Agency Working, good or bad?
As we now turn our thoughts towards a new horizon in the Industry, chefs are beginning to contact us for advice on Agency working.
As a Freelance Chef for more than 30 years I am more than suitable to offer you a comprehensive and balanced view of the Recruitment Industry.
Without doubt Agency working has changed substantially over the years, some for the good, some not, but for sure it is now a major employer of chefs in the UK and will be for some time as chefs continue to be transient in their career.
You will find that almost every chef has their opinions on Agency working, but most of the negative opinions tend to be from chefs who have not worked within the system to appreciate the many benefits that it can bring.
Understanding the way Catering Agencies work is the key to success with them. Discovering the prime objectives of your recruiter and working closely with them can make Agency working a very long term and financially rewarding option. However, you must understand that Agency’s are just like any other employer and if you want high rewards then they will seek equally high standards, as Melika Cheurfi, Managing Director of Adkins and Cheurfi explains…
“For us when We are recruiting new chefs the three main things we look for are experience , reliability and good attitude.
You can be the best chef in the world but if you are unreliable or have a bad attitude clients will request not to have you back. We do ask for references along with proof of right to work ID and industry certificates, a recent health and hygiene certificate is a must.
We like to form great working relationships with our chefs so they feel comfortable coming to us with any qualms or issues they may have”.
Working with your agent is vital, remember they are relying on you to do a great job and its easier for them if they know that that they can place you without any issues. Keeping constantly in touch and letting them know your availability also makes them aware of that you are keen and ready for work.
Multi-tasking is also important, if you have a range of tasks or have a niche speciality then that too can be hugely advantageous.The most successful relief chefs are the ones who can go anywhere and do anything,do the job and come out with the client happy,no fuss no bother.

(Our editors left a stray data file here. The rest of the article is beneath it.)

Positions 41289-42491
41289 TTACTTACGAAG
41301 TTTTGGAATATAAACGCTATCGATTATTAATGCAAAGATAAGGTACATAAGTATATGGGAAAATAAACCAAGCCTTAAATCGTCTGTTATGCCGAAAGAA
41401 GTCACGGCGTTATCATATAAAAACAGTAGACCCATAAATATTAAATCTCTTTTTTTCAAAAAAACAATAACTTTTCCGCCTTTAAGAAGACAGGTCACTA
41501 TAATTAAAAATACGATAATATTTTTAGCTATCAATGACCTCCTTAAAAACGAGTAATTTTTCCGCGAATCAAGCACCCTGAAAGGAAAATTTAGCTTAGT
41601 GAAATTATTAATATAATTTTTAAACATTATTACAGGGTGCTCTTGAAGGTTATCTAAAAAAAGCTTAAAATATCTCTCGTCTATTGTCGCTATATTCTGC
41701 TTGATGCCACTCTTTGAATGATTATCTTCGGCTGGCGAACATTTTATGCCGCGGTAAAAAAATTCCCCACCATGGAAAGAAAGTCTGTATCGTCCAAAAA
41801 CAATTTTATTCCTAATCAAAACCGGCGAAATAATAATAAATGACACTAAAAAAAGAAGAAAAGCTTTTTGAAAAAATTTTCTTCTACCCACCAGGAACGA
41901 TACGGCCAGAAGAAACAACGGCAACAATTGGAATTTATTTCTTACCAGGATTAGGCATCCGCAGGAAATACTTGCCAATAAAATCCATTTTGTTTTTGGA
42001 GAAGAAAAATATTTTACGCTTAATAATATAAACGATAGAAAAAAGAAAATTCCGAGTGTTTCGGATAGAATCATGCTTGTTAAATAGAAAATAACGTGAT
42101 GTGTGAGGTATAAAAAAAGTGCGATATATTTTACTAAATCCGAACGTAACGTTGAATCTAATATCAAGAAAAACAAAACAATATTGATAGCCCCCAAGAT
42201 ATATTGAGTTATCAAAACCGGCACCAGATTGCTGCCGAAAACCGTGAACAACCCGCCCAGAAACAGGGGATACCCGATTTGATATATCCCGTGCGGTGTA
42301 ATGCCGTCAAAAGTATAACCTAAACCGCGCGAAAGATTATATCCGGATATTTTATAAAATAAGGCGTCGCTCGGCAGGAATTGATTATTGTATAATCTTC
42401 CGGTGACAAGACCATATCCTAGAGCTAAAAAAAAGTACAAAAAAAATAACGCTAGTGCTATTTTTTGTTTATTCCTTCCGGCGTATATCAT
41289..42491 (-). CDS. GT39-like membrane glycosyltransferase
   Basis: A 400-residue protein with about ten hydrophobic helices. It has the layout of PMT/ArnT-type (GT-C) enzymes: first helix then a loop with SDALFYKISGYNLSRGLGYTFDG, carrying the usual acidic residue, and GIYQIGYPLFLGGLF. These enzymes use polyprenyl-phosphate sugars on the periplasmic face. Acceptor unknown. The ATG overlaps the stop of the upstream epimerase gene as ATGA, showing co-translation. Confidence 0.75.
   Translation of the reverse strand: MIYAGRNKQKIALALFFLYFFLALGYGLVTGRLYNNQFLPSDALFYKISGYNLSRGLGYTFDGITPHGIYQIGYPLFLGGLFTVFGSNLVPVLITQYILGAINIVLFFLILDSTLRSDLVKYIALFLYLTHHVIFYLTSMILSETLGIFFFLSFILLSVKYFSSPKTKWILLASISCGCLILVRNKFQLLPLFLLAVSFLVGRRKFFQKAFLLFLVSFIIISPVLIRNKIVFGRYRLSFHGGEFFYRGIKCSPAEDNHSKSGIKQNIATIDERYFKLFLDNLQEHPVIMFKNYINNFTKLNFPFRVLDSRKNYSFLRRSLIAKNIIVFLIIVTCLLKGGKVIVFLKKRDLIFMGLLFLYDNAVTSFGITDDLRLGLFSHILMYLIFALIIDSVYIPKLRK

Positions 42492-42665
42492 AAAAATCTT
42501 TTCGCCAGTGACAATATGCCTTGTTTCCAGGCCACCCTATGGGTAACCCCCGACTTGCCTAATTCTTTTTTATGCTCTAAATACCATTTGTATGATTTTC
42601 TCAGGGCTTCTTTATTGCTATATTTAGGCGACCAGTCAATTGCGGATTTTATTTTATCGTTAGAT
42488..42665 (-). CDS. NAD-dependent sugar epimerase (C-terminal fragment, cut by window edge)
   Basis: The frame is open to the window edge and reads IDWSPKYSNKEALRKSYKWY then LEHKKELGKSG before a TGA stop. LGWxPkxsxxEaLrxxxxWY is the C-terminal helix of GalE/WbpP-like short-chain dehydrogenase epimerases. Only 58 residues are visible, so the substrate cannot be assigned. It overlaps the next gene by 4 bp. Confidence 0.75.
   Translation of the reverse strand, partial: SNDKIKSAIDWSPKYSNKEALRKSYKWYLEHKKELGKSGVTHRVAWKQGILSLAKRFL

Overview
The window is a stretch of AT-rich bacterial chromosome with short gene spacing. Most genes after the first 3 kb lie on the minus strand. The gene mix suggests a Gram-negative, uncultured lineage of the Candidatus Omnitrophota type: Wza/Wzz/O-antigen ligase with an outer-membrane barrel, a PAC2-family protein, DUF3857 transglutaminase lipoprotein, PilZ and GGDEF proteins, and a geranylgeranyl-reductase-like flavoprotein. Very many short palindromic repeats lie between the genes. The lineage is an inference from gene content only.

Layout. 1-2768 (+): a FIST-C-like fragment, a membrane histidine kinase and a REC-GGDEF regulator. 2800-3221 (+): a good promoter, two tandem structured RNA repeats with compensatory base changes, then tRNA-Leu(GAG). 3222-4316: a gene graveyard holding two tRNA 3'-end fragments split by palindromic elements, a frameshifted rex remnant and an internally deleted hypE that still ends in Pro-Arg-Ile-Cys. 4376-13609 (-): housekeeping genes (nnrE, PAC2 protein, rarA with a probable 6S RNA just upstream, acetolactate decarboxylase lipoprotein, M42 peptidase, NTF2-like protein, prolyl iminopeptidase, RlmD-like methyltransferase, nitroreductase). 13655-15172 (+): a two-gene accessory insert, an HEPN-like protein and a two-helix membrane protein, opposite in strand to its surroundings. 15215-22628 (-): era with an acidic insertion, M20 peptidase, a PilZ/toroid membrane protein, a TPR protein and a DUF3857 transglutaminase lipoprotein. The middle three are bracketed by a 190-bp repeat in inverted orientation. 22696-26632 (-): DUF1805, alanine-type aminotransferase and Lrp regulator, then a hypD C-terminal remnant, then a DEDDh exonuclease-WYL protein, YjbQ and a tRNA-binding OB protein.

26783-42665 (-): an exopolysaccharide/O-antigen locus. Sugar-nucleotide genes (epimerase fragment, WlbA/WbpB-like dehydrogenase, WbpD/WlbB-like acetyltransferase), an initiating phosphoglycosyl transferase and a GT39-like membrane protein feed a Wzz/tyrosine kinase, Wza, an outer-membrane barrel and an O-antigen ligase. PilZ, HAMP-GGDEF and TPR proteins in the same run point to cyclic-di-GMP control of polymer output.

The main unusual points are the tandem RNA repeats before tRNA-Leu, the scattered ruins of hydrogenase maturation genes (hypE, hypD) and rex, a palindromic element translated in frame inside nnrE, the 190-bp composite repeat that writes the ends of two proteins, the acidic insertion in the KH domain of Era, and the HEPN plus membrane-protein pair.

So, is it all worth it?
Chefs can gain huge experience in a very short space of time, most jobs are paid by the hour and weekly, and many (not all ) accept Self Employed chefs.
In terms of pay, you will likely need to go through a probationary period before you can get top money, the Agent will want to see how you work and how reliable you are before committing to a better wage, but its easy to pick up more as a relief CDP as you can as a Hotel Head Chef and £600-700 weeks are common.
Also now your working rights as a Relief Chef are protected under The Agency Workers Regulations which gives you the same rights as full time employees.
You have total freedom. If you don’t want to work, you don’t have to, you can take time off anytime you want and you can pick and choose the employers and areas of works, so pretty much perfect?
Of course the instability is still the major factor, and often the reason why chefs don’t choose it, and if you’re a Hotel type of chef, seasonal working may see you with periods of little work, but if you’re willing to take the chance or have no family commitments then its ideal.
No shows and walk outs are a big no no. If you have an issue always call your agent and allow them the chance to sort the issue out, but for many this is a great way of working to gain experience and make good money in mostly good conditions.Some great perks too,with free live-in for those who wish to venture further.
For sure the Recruitment Sector has its faults, but by and large most of the Agencies now are much more supportive of chefs and realise that Clients aren’t always perfect too and understand the difficulties Relief Chefs face.
Being a Relief Chef isn’t easy, its not for everyone, there is a great skill to walking into a kitchen and acting as if you’d been there for years, but it can be very rewarding and great fun and well worth thinking about.